Wow, that sounds more stressful than applying to college!
OMG- forgot all about that part of city living! Out here in the burb wasteland as long as your kid doesn’t bite and draw blood too regularly you can have your pick of preschools. Whew- there IS one thing I like about the burbs! Thanks mom 101!
we are in the tri state area and had some shitz to go thru as well. hubby woke up at 5am and waited on line in the freezing cold, just to put in an application. luckily we got in, and our second choice was fine as well. >>i know nyc is way worse, my broinlaw lives there and waiting to hear the news. hubby grew up in nyc and went through all that shitz.
OMG, I feel your pain. It is similar in San Francisco. I almost lost my mind trying to get my twin girls into preschool. It’s worse when you need TWO spots. The thought of applying to kindergarten so freaked me out that we moved to the burbs (for other reasons as well). I miss city living terribly, but the walk to our lovely neighborhood, public school for kindergarten each day helps ease the pain. >>Good luck!
It’s sooo different out here. I just joined the local Temple, threw my kids in the Jewish preschool and told them not to say any Hail Marys.
I loved living in Manhattan more than I have loved anything else in my life.>>But this is exactly why we left.
We did the preschool circuit with my first, and I do remember sending brain waves (“smile, be good, be friendly”) at my poor unsuspecting daughter. >>I don’t think I’ll survive the college application process. >>And, need this be said?, but any school that gets Thalia is a lucky one.
Sometimes I’m so glad to live in the suburbs. Good luck.
I have the opposite problem, in two ways. >>One, there are next to no nearby private preschools that I want to send my son to. Almost all of the preschools in my area are cheap chains or fundamentalist Christian academies. >>The nearest private preschool I would consider is 20 minutes away by car in GOOD traffic, and it’s a mandatory all-day program, which I didn’t think he was ready for at the beginning of this school year (though I think he would be ready this coming school year). And it’s very expensive.>>Two, I wanted to get my son into the local public preschool program for kids with developmental disorders, because my son HAS a developmental disorder, and our local district’s special preschool program is supposed to be one of the best in the area. In fact it’s one of the reasons we picked this neighborhood to buy a house in. >>But you may recall how that turned out for us. They rejected him because he was TOO personable and TOO smart during his interview and testing. I hadn’t realized they would average the test scores for all the different areas and use that as the deciding factor; his severe and obvious motor delays and his clear sensory issues were entirely canceled out by his gifted-level verbal scores. >>After that happened my son’s OT told me about how nearly all of her patients’ parents PRAY that their kids will be having a bad day at testing time. So the school will approve their kids for services, or so the insurance company will keep paying for needed treatment. Because we parents of kids with special needs have to compete for spots, too. >>Can you imagine WISHING Thalia would stay silent, wishing she were the one pushing kids around and taking all of the toys?>>It’s a bizarre experience.>>The preschool admissions process is totally insane.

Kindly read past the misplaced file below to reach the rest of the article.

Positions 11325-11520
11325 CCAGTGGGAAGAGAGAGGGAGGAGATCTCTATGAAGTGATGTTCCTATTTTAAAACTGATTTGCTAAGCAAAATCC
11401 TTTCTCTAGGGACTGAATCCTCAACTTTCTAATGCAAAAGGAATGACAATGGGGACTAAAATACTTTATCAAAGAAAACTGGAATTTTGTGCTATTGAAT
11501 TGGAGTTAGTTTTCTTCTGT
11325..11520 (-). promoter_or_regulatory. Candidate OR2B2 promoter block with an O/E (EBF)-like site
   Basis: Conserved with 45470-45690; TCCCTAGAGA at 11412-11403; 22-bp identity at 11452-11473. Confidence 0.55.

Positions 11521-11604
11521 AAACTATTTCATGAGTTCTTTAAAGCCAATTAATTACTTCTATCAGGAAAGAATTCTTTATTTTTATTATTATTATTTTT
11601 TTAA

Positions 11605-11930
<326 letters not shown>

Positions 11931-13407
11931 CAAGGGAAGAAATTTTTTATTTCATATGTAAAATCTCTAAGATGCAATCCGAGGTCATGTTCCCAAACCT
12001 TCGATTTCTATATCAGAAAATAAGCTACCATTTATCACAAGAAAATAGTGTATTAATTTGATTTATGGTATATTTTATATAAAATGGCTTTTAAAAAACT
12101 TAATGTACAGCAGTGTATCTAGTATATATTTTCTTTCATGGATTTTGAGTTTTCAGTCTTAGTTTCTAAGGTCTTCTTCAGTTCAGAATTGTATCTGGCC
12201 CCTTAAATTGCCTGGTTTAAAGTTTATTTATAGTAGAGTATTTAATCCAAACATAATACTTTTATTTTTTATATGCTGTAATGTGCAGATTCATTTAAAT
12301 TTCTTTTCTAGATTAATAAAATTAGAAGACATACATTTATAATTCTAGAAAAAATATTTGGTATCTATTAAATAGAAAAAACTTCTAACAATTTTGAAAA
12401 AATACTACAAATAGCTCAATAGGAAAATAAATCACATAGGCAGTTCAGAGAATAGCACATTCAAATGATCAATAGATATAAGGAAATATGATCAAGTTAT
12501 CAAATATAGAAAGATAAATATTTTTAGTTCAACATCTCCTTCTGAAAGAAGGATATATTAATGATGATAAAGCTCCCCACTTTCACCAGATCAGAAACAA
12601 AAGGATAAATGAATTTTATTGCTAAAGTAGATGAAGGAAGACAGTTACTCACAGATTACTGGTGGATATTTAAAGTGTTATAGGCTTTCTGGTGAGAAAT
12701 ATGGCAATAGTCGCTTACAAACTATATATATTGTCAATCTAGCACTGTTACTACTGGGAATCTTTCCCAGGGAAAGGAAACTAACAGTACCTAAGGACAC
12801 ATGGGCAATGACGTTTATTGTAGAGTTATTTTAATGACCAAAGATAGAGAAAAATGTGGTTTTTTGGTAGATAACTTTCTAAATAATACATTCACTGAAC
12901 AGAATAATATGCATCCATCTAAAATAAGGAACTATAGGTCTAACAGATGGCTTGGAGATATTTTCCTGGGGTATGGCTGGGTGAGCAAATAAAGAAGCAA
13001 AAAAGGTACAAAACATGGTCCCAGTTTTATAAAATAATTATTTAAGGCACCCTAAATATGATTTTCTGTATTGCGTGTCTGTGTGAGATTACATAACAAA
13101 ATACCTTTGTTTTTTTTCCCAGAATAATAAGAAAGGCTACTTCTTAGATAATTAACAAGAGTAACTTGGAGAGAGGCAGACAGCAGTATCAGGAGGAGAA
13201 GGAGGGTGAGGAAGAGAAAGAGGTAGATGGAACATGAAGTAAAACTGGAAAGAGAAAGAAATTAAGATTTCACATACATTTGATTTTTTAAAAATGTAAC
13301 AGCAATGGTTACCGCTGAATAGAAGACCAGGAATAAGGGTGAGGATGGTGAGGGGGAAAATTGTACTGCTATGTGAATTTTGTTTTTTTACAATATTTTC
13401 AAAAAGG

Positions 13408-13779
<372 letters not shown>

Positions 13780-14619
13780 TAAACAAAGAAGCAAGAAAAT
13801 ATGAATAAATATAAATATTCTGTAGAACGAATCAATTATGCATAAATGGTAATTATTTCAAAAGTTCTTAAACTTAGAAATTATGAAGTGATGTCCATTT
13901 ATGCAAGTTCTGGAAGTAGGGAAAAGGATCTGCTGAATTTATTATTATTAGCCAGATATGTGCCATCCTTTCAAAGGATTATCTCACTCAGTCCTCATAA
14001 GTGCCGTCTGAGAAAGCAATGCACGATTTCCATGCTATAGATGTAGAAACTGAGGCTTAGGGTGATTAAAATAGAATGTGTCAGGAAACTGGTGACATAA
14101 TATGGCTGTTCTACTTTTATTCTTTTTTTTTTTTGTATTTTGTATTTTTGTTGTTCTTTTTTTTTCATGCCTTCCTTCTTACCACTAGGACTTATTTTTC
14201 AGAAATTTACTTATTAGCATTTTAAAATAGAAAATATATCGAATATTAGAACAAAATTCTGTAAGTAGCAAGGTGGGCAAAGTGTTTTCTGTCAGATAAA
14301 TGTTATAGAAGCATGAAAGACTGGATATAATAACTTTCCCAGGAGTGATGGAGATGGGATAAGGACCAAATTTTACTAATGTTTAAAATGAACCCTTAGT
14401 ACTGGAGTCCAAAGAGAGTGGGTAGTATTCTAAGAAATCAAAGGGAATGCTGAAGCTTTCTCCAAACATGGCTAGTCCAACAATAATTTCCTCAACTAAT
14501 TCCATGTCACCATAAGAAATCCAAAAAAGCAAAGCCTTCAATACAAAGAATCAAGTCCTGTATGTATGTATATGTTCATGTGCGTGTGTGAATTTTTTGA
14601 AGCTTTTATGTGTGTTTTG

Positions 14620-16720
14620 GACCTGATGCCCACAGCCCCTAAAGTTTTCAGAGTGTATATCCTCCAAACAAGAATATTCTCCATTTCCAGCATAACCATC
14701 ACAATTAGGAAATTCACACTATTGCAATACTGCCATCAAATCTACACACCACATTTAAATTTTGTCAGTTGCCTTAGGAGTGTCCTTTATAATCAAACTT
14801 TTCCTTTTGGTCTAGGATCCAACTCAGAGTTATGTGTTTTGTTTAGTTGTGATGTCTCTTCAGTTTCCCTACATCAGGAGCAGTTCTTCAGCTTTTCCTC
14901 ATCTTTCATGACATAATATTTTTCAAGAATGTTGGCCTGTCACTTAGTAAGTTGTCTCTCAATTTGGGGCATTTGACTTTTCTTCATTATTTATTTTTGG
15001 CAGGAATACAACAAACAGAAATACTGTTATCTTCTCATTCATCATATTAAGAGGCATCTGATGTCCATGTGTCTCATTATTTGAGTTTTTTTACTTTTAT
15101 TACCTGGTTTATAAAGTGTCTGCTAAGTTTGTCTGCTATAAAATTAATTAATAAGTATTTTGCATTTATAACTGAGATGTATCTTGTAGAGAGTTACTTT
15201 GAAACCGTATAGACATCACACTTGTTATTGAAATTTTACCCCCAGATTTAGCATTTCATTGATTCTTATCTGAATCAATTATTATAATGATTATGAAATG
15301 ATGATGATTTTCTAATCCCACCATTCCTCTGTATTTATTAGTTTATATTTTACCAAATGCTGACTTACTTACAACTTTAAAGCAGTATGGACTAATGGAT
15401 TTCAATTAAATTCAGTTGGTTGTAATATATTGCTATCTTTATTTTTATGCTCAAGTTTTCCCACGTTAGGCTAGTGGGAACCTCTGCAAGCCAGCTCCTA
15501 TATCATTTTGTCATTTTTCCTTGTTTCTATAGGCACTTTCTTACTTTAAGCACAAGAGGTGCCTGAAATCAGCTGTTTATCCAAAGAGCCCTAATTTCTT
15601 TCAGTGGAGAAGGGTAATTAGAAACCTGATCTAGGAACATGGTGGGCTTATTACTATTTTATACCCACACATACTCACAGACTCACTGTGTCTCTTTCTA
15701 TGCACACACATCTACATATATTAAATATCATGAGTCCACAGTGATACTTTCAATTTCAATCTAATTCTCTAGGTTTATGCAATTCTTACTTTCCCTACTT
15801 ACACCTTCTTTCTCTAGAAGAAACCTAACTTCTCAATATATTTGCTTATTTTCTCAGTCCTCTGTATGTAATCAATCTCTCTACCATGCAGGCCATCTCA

(delurking to say I love your blog…)>>We have the same problem in Vancouver, but the lack of space extends all the way down to daycare facilities. It’s a wonderful system guaranteed to produce premature grey hairs in any parent. Screw home school, I’m just throwing my eldest to the wolves come September and seeing how he does. I don’t think anyone will blame me. 😉
Oh my God Jaelithe. There need to be some serious, serious changes in this country and soon. That’s a disaster.
delurking as well…>>Another reason I love Milwaukee. There aren’t as many options in pre-schools, but can’t say I know of any that are application-only where the competition is anything like you describe.>>Best of luck!
Holy crap, that is horrible. You sound like you’re holding up better than I would. Where I live, not far from Boston, you hand over a check, provide proof that your kid has had his/her vaccinations, and as long as said kid doesn’t burn the place down or serially bite all the other toddlers, he or she is good to go. I cannot imagine having to deal with this nonsense on top of the general stress of working and parenting. It’s absolutely true that we need major changes in the kind of support parents are offered in this country.
Yeah, I could never live in NY, evidently. LOL. I’m not even that stressed waiting to hear if my kiddo will qualify for the special services she needs for Pre-K.
And every time I think of moving closer to the city I think of these things. It was hard enough finding a decent preschool that had openings around here. >>Just keep remembering, no one got rejected from Harvard for not attending the right preschool. Or any preschool for that matter.>>That probably doesn’t help at all, does it?
That’s AMAZING! You get BlogHer checks every month?>>(I just got my first $27 smackers after about eight months of membership.)>>No, seriously, hooray for Thalia. Like there was really any doubt.
Okay, I SERIOUSLY thought this stuff only happened in movies. I can not even imagine having to go thru all that just so a 2 yr old can play at a place other than her home. (DON’T GET ME WRONG, I AM NOT KNOCKING PRE-SCHOOLS OR DAYCARE, my own children are in daycare or pre-school or whatever you want to call it) I live in Oklahoma and out here in the sticks we just send our kids to whatever daycare isn’t beatin up the kids. No, but really, it’s first come, first serve for the most part. Lucky me I found an insanely wonderful pre-school/daycare for my children. It almost might be wait-list worthy.